So. . .I’m currently stuck at the airport. It has been one of those mornings where you show up for the flight on time, you’re all ready to go and then you get to those electronic check in machines and all of a sudden the news hits you, “you did all that for nothing, you are not going anywhere. . .at least for now”
Given that I travel quite regularly for speaking this is, unfortunately, an all to common reality. It’s a helpless feeling really. For each event I have a sheet that directs my every move, I have times for speaking, eating, pick-ups, drop-offs, even down time. Needless to say my day is fairly planned out. A canceled flight simply does not fit into this schedule. It’s just not convenient. . .
A couple years back I was in a similar situation. Sitting in the airport after one of my flights was canceled, I was busy calling anyone and everyone who may be able to help me escape from my then current predicament. After what seemed like hours of dead end phone calls (more than likely it was only 30 minutes worth) I decided to take a break to go and purchase a newspaper and a cup of coffee. If I am going to be stuck at the airport I might as well make myself comfortable.
While sitting at a small table outside the airport coffee shop/newsstand I witnessed a young man working his way among the people in the gate area across from the coffee shop. As the people waited for the boarding announcement to be made, he was handing out copies of that little booklet The Four Spiritual Laws.
There was an elderly African-American man slumped in a seat in the waiting area, sound asleep. He was a dignified figure with white curly hair and a fashionably tailored suit. This old man was as sound asleep as a man could get, but the young man was not about to be deterred by that. He tapped the man on the knee. When the old man woke, he was extremely startled. He blurted out, “Where am I? What’s going on? What’s happening?” From my location across the main airport hallway I heard the persistent young man simply and sternly ask, “Sir, Are you saved?”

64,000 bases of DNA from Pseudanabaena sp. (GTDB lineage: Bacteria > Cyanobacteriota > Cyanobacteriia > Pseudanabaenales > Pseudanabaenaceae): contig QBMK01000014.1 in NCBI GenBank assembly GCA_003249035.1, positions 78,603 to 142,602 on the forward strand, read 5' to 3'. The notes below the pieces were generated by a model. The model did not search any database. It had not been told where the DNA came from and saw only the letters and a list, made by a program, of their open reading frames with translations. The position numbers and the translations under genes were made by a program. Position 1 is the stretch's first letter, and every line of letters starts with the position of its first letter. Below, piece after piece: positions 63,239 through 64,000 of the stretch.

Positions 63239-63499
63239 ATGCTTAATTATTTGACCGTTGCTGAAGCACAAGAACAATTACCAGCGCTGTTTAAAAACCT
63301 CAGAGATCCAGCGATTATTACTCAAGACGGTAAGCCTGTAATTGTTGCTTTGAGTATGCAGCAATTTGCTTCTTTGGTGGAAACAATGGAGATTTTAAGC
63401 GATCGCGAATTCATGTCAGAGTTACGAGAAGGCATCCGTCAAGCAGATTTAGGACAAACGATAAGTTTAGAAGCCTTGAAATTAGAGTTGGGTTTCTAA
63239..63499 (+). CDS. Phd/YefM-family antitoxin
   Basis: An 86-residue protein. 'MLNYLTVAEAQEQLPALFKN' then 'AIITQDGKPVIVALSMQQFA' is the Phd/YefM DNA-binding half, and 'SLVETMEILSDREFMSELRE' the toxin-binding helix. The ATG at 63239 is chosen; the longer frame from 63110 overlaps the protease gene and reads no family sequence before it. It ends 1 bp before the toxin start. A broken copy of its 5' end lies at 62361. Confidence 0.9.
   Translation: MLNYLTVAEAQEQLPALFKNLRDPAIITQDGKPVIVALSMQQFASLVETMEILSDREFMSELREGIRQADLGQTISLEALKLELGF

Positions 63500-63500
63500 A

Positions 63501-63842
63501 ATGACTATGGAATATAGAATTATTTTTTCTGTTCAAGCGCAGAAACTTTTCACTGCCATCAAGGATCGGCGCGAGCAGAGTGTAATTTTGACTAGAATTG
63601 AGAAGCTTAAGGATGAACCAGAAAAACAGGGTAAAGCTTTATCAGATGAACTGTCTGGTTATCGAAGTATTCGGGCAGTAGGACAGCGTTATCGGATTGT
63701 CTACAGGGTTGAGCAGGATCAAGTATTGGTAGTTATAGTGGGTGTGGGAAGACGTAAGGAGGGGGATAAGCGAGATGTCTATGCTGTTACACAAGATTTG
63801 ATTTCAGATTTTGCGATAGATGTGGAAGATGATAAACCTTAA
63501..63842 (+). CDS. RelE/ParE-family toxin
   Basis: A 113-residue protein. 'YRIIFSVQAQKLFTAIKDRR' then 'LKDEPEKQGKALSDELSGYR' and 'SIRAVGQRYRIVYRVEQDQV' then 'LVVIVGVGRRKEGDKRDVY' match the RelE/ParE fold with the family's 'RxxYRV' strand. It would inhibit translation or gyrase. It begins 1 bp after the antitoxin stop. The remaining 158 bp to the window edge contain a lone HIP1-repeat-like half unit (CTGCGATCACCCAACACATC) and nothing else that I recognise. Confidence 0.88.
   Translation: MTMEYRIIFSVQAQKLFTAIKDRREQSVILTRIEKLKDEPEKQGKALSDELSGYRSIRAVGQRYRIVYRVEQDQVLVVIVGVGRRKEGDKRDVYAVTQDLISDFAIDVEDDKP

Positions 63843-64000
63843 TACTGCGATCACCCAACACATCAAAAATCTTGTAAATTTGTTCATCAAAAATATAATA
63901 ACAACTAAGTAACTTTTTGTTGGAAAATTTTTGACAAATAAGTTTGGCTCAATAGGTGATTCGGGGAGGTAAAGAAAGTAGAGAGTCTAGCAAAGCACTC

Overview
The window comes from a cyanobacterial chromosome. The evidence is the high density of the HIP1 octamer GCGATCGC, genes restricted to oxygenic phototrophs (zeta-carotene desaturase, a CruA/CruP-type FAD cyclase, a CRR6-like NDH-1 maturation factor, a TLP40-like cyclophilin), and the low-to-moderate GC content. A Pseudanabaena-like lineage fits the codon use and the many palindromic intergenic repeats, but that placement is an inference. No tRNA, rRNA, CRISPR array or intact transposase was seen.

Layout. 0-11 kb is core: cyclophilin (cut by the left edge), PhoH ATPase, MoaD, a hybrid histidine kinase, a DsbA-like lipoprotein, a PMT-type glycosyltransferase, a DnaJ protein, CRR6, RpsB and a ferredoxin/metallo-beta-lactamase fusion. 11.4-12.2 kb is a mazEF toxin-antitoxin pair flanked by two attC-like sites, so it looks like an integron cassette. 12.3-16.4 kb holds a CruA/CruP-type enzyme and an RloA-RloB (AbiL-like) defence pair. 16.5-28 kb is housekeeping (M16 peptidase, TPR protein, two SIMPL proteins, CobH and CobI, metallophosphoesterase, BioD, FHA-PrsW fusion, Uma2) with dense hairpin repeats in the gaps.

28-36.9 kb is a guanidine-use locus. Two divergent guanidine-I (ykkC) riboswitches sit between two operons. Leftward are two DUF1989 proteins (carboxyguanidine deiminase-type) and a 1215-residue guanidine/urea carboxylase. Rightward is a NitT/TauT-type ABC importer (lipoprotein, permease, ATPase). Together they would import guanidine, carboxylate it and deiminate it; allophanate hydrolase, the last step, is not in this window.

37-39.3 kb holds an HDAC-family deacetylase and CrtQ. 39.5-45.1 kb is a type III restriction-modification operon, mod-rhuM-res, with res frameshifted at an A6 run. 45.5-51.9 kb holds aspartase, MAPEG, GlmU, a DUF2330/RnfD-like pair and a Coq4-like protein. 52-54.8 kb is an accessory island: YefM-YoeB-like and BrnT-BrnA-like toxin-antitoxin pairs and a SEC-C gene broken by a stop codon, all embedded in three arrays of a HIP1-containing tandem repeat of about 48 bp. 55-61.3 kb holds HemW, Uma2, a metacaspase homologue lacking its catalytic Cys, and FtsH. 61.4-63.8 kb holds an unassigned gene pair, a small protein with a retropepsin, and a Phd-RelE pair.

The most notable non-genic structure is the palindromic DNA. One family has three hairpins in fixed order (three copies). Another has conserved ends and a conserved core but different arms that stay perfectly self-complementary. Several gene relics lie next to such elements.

“Yeah, ” said the old man. “I guess I’m saved! I suppose I’m saved! Yes! I’m probably saved!”
“That’s not good enough!” I heard the young man respond. “Can you tell me exactly when you were saved?”
“Not exactly, ” the old man answered. “It was almost two thousand years ago!”
Now that’s good theology. As I sat outside the coffee shop I considered the old mans response for quite some time. I began to think about how our salvation is dependent on what Jesus did two thousand years ago. That’s when our salvation was purchased and when we were delivered from the punishment for our sins. We may have just found out about it recently, but Jesus did what needed to be done long ago and far away, on an old rugged cross.
Not to long after witnessing this interaction I received a phone call from my office, they had a new flight for me and I proceeded towards my gate. On my way I continued to ponder what I had just seen. This was the kind of experience you don’t always have the opportunity to see when things are “convenient.” Often times it is in those moments; moments all to often filled with complaining and frustration, that I am able to witness something quite remarkable, something that otherwise would have slipped right by.